Location of MITR-II
|Operating Institution||Massachusetts Institute of Technology|
|Power||6 MW (thermal)|
|Construction and Upkeep|
|Construction Cost||$3 million USD|
|Construction Began||1956 June|
|First Criticality||1958 July|
|Annual Upkeep Cost||$2.5 million USD|
|Refuel Frequency||3-4 months|
|Max Thermal Flux||7.00E+13 n/cm^2-s|
|Max Fast Flux||1.70E+14 n/cm^2-s|
|Fuel Type||plate type (24 to 27x)|
|Neutron Moderator||light water|
|Neutron Reflector||heavy water, graphite|
|Control Rods||boron & stainless steel (6x) aluminum rod with cadmium wrap (1)|
|Cladding Material||aluminum alloy|
The MIT Nuclear Research Reactor (MITR) serves the research purposes of the Massachusetts Institute of Technology. It is a tank-type 6 MW reactor that is moderated and cooled by light water and uses heavy water as a reflector. It is the second largest university based research reactor in the U.S. (after the University of Missouri Research Reactor Center) and has been in operation since 1958. It is the fourth-oldest operating reactor in the country.
The MITR-II design uses finned plate-type fuel arranged in a hexagonal pattern of rhomboid fuel assemblies. Power is controlled by 6 manual boron-stainless steel blade-type control rods and one aluminum with cadmium control rod which can be placed on automatic control. Light water flows upwards through the core and a tank of heavy water surrounds the core. A wall of dense concrete that serves as shielding surrounds the tank of heavy water. The maximum coolant temperature is 55 degrees Celsius (131 degrees Fahrenheit). The light water and heavy water are cooled using forced circulation through heat exchangers to a secondary coolant system. The heat from the reactor is ultimately dissipated to the atmosphere via the secondary cooling system using two modular Tower Tech cooling towers – model TTXL-081950;.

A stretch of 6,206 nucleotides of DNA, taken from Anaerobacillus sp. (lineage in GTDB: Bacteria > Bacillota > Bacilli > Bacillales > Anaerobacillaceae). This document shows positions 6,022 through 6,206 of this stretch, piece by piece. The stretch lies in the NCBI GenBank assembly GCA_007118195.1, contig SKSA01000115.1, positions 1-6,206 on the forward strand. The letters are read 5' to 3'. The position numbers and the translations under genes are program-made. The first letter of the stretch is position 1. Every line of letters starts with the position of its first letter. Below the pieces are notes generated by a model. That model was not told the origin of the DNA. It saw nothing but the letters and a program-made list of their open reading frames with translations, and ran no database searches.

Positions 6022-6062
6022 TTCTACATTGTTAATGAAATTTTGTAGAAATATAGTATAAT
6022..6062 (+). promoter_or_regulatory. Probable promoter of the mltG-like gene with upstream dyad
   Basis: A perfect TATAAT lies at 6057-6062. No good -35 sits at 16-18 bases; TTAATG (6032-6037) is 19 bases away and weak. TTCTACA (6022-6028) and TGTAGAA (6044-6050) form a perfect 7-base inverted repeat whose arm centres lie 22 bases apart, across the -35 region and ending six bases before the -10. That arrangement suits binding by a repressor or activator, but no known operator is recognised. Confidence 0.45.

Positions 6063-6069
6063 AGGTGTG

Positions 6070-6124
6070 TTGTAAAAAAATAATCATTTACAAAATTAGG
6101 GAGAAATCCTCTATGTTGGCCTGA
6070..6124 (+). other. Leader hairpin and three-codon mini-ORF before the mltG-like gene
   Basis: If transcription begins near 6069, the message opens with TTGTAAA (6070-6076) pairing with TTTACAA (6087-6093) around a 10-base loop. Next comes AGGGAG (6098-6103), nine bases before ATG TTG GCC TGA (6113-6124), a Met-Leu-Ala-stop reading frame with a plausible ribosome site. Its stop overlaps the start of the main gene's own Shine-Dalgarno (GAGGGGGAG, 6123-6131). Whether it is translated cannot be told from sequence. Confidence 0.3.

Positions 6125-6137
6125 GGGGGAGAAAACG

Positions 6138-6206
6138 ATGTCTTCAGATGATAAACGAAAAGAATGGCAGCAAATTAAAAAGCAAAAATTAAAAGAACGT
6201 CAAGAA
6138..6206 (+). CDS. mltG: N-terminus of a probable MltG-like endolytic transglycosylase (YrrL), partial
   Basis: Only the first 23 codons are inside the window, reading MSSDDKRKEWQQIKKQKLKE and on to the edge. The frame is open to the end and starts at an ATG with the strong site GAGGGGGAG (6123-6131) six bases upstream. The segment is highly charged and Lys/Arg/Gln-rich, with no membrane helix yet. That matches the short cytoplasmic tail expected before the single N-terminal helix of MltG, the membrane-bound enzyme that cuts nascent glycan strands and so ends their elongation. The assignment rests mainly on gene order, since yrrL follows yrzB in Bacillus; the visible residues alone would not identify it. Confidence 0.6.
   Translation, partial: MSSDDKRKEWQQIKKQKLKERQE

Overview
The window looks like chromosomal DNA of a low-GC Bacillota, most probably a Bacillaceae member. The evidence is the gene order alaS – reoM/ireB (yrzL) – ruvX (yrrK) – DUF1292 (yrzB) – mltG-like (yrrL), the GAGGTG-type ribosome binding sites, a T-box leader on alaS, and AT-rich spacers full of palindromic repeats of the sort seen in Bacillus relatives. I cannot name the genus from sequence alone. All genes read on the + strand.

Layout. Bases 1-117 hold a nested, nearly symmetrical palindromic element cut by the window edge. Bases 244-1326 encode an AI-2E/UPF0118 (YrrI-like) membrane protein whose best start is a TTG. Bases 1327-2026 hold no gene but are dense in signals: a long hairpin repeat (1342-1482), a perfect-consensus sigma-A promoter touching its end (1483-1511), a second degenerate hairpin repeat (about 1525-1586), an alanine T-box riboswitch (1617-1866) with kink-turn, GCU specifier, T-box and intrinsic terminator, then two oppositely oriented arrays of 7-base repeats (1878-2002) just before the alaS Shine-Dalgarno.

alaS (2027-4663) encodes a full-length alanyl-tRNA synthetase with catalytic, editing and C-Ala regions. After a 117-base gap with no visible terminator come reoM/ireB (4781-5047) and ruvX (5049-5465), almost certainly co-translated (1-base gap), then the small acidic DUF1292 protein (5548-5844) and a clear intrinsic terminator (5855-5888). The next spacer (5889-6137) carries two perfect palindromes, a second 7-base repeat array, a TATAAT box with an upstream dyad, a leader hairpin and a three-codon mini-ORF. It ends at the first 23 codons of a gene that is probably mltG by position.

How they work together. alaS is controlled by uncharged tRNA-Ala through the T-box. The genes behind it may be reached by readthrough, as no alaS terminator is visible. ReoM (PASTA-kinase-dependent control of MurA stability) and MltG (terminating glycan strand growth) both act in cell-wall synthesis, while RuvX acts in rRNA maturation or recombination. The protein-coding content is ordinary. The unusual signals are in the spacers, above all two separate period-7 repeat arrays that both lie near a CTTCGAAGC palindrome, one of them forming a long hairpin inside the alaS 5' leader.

Refueling takes place 3 to 4 times every year. A single refueling consists of rearranging the assemblies in the core or a combination of rearranging and replacement of old assemblies with new ones. This is more frequent than both nuclear power plants, which may go 17 to 23 months between refueling outages when they rearrange the entire core and replace 1/3 to 1/2 of the core, and most research reactors (particularly university reactors), many of which go decades without refueling due to the high energy density of nuclear fuel and infrequent use at high power levels.
The MITR research program encompasses most aspects of neutron science and engineering including nuclear medicine. Some of these activities are:
The MITR is one of only six facilities in the world that was engaged in patient trials for the use of boron neutron capture therapy (BNCT) to treat both brain tumors and skin cancer. The MITR fission converter beam is the first to be designed for BNCT. The facility no longer conducts BNCT trials.
MITR, along with the Metropolitan Storage Warehouse, viewed from MIT Building 37.
Night time view from the same location. Fog produced by the cooling towers is brightly illuminated by floodlights.
Close up view of the reactor.